Livelihoods at stake if climate change is not addressed

Climate change is very real in Kirbati. It’s about survival. It’s about saving our islands. It’s about saving our homes, Kiribati native Maria Tiimon-Chi Fang told politicians and church leaders this week.

Environmental NGO’s, politicians and stakeholders gathered at Parliament House on Monday 17 August 2015 to discuss Pope Francis’s environment encyclical, Laudato Si’, focusing on the need for action on climate change.

Maria spoke of the firsthand experiences of those dealing with the reality of climate change. Living in Kiribati, Maria works with the Edmund Rice Centre’s Pacific Calling Partnership.

‘The elders don’t want to move, our young people don’t want to move.
It is so unjust for our young people to think there will not be a future for them in Kiribati because of Climate change.’

‘We are all interconnected and we need to work together on this issue, to have compassion towards the environment, the planet and the lives of the people on our islands,’ Maria said.

Archbishop Yllana, Apostolic Nuncio to Australia and Paul O'Callagahan, CEO of Caritas Australia.

Archbishop Yllana, Apostolic Nuncio to Australia and Paul O’Callagahan, CEO of Caritas Australia.

Caritas Australia says the Australian Government’s new target to reduce carbon pollution by 26-28 per cent of 2005 levels by 2030 will be too little too late for many of the global poor, including our Pacific neighbours.

The Pacific island republic of Kiribati is planning for the relocation of its entire population if sea levels continue to rise. The President, Anote Tong, recently appealed directly to the Australian people to act on what he called our ‘moral responsibility’ as fellow human beings.

In his Encyclical, Pope Francis emphasises that the poorest and most marginalised communities are already being disproportionately impacted by climate change, yet have done the least to cause it.

Maria Tiimon-Chi Fang, Jacqui Remond, Meg McDonald and Paul O'Callaghan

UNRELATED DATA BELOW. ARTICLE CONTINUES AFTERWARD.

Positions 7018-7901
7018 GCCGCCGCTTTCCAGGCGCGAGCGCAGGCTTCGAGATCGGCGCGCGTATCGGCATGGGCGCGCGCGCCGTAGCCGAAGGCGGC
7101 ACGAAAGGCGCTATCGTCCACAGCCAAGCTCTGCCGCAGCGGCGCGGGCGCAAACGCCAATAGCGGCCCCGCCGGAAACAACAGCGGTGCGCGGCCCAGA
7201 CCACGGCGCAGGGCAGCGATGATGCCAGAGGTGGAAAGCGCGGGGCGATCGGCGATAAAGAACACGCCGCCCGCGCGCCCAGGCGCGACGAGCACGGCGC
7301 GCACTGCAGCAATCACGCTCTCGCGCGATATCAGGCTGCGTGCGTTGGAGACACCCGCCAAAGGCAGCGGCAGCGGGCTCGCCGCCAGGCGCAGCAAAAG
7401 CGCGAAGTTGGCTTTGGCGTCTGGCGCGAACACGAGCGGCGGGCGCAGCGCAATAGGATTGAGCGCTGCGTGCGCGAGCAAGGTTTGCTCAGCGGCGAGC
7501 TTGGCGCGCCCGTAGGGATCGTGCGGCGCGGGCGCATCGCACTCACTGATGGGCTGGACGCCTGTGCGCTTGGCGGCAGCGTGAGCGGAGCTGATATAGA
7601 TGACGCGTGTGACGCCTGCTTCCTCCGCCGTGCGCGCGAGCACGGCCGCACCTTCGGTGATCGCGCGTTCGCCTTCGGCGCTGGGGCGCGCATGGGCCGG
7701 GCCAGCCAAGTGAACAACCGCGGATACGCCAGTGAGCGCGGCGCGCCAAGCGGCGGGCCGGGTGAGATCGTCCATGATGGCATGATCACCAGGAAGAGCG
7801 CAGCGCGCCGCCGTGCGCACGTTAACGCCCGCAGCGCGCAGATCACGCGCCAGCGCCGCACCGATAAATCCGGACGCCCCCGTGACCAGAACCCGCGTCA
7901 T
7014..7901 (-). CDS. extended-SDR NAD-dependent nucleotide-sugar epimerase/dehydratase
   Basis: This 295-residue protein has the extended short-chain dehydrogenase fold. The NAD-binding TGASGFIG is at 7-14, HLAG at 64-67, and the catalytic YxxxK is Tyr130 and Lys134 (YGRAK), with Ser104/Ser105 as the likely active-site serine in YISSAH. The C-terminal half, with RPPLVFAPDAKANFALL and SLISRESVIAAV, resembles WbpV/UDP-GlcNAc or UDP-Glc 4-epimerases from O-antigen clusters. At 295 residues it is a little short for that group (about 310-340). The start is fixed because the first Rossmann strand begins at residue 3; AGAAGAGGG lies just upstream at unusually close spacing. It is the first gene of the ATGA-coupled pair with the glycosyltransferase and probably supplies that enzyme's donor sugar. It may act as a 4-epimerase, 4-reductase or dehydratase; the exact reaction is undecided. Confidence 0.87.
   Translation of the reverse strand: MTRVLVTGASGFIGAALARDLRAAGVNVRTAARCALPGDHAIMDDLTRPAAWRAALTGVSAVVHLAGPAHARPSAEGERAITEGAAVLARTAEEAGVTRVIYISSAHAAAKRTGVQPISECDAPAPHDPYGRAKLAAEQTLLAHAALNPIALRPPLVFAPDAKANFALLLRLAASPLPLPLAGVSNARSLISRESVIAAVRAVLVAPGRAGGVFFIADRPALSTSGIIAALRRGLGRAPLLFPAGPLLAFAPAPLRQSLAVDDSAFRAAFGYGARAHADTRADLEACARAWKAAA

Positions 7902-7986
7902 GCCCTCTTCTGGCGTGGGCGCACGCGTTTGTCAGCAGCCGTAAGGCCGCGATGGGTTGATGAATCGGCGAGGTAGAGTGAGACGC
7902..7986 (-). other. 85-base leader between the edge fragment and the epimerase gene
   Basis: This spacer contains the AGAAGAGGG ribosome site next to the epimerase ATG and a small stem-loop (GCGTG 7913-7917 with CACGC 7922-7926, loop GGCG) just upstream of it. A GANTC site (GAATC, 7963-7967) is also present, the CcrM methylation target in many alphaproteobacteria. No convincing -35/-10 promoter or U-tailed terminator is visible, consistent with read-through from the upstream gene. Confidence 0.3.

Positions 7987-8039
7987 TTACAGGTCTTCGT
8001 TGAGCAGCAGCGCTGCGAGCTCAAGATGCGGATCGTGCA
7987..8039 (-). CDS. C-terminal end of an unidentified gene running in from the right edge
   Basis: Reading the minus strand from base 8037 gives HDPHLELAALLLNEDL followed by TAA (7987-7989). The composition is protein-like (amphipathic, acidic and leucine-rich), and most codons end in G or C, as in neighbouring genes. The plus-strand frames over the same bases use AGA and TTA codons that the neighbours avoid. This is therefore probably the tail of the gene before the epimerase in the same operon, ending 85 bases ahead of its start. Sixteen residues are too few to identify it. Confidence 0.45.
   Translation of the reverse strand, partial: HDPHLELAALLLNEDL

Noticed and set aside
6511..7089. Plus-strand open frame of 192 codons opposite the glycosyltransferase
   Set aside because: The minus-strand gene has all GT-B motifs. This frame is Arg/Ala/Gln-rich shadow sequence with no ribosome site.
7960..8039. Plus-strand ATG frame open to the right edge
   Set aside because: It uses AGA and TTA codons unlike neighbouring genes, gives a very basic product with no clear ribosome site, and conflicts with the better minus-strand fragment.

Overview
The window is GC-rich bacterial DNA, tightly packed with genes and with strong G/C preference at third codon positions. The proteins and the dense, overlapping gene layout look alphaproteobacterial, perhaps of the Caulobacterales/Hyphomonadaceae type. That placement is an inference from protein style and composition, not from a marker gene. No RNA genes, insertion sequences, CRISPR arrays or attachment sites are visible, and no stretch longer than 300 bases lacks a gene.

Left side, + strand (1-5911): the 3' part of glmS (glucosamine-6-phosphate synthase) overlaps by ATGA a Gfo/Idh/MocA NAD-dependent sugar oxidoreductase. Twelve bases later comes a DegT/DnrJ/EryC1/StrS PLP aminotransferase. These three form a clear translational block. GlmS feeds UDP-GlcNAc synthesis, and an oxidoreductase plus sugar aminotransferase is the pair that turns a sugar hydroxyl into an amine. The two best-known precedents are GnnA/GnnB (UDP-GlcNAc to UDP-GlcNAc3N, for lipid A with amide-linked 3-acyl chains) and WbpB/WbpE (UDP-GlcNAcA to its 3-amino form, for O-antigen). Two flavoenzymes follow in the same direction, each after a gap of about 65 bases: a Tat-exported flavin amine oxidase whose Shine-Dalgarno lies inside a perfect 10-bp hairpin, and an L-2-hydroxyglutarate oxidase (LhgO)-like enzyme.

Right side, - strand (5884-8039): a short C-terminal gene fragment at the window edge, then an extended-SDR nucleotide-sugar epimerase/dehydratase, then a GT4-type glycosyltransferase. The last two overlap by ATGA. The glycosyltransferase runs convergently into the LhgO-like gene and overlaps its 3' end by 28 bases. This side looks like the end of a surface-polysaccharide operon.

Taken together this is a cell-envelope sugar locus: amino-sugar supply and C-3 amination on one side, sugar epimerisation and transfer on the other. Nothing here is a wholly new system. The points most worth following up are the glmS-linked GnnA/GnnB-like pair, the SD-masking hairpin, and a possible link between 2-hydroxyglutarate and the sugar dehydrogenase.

Maria Tiimon-Chi Fang, Jacqui Remond, Meg McDonald and Paul O’Callaghan

The World Bank estimates that up to 80 per cent of the human and financial damage due to climate change will occur in poor countries. Caritas Australia’s CEO Paul O’Callaghan said the government’s announced post 2020 targets are disappointing and that Australia has a responsibility to the global poor as one of the highest emitters in the world (per capita).

“Climate change is the defining challenge of our time.,”Mr O’Callaghan said. Australia needs to increase its post 2020 targets and contribute meaningfully to climate financing.”

Addressing the gathering Archbishop Adolfo Tito Yllana, Apostolic Nuncio to Australia, said, ‘Pope Francis explains the root causes of issues such as climate change is the rupture of our relationship with nature’.

‘We are invited to a conversion; humanity still has the opportunity to work towards building our common home,’ he added.

Jacqui Remond, Director of Catholic Earthcare said, ‘we have a moral, spiritual and ethical imperative to care for our common home’.

‘We need to call on our government to urgently increase our climate change targets,’ Jacqui said. ‘The less coal we burn, the better for creation,’ she added.

Meg McDonald, Chief Operating Officer at the Clean Energy Finance Cooperation, also addressed the issue of climate change and how we can achieve solutions by working together. ‘An important point of the encyclical is the role that we as individuals can play in making a difference, so it’s not just the framework from government and business that matters. They set us on the right pathway but we make the choices everyday.’

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